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Little Fish 

Rowan Woods

Little Fish
Directed by: Rowan Woods
(First Look)
Cate Blanchett is Tracy, a recovering drug addict holding down a job at a video store in a working class suburb of Sydney, Australia. She has the slumped-shouldered look of a malnourished mare, which suits the character perfectly. Her family is a mess: a depressed mother, drug-dealing brother, and suddenly back in her life, an ex-boyfriend from the bad old days. Then there’s Lionel, a family friend still on the junk. He’s played by Hugo Weaving, who most people will know as Agent Smith from the Matrix movies. Here he’s a revelation, grizzled and utterly unrecognizable. His and Blanchett’s performances are what give Little Fish its heart, with strong support from Sam Neill as a drug kingpin. It is tough going in places: the pacing is soft through the middle and there’s a doom-laden tone common to junkie pictures—you just don’t believe these characters will ever get out of their personal hells. Tracy endures not one, but two awkward scenes where she is refused a bank loan because she was once charged with credit card fraud. But Little Fish will reward the patient viewer. The cinematography is lovely and the script has enough surprises to give the final reel a kick. Overall, though, it’s really Weaving’s movie, as he pulls an amazing Daniel Day-Lewis-style metamorphosis.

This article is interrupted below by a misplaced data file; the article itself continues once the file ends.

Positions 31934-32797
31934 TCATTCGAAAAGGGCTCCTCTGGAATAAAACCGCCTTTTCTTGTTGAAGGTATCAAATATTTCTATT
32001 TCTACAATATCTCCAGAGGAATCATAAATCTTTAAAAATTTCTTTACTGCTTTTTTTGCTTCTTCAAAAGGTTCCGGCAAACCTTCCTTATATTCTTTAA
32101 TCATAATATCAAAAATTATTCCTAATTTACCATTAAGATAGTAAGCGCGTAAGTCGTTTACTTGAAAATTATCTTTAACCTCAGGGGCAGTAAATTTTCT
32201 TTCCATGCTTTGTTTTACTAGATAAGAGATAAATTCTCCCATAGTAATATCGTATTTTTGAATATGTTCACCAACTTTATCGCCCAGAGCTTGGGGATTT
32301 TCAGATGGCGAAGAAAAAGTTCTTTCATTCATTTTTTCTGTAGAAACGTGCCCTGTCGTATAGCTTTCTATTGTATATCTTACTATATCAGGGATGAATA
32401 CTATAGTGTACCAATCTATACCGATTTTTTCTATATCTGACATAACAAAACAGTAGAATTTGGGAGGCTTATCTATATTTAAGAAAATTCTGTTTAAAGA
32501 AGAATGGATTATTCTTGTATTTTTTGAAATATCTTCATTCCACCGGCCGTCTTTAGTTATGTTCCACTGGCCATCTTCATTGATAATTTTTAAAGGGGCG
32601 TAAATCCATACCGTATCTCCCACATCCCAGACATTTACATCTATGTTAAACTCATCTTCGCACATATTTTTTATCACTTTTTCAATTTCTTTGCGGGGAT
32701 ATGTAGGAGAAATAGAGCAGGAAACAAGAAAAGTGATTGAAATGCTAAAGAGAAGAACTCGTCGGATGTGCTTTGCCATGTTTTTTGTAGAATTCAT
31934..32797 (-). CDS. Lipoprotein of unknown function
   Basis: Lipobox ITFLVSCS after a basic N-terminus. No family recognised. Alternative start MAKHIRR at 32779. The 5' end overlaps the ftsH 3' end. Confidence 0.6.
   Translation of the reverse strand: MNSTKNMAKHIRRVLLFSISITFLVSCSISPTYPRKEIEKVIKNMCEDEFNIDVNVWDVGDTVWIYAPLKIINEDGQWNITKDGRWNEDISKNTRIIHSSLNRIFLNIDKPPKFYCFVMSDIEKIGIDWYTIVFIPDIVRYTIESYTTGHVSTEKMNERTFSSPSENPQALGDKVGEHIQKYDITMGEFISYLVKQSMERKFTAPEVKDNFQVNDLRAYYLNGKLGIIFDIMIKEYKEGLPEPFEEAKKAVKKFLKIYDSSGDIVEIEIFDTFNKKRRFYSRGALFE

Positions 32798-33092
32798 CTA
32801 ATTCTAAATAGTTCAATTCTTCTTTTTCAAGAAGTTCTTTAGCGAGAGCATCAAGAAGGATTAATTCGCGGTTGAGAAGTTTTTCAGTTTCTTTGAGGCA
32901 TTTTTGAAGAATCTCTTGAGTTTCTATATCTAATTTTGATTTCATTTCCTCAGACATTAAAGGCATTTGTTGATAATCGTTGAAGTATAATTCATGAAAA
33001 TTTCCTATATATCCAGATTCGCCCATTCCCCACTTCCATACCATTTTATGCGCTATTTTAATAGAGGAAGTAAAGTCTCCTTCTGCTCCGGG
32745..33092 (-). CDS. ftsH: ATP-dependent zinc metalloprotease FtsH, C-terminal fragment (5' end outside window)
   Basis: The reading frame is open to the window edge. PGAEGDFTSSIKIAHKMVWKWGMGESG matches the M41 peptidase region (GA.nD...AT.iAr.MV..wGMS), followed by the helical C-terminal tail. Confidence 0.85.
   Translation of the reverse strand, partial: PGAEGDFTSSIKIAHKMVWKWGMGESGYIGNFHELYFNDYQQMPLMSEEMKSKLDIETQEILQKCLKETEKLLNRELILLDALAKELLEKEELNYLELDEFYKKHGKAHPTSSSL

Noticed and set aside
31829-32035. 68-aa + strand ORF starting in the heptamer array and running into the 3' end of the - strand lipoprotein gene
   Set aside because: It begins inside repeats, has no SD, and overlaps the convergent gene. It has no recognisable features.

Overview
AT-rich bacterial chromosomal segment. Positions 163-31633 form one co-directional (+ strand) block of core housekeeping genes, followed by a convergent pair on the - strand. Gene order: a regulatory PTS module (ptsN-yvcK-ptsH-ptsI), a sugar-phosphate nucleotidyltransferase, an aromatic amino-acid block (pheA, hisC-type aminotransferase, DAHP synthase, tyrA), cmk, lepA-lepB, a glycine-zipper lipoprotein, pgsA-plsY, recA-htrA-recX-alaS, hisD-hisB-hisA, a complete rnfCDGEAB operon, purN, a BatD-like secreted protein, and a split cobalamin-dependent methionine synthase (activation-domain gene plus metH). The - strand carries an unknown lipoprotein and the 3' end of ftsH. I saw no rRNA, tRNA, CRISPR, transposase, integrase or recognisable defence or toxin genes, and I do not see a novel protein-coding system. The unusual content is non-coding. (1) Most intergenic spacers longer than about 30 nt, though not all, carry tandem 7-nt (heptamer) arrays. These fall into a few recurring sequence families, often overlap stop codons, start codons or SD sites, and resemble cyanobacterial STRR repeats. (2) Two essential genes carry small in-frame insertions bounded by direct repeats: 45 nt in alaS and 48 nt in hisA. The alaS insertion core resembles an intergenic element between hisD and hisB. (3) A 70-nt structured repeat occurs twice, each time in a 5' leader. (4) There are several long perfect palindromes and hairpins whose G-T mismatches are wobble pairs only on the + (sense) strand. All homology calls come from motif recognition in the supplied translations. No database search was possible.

—Carsten Knox


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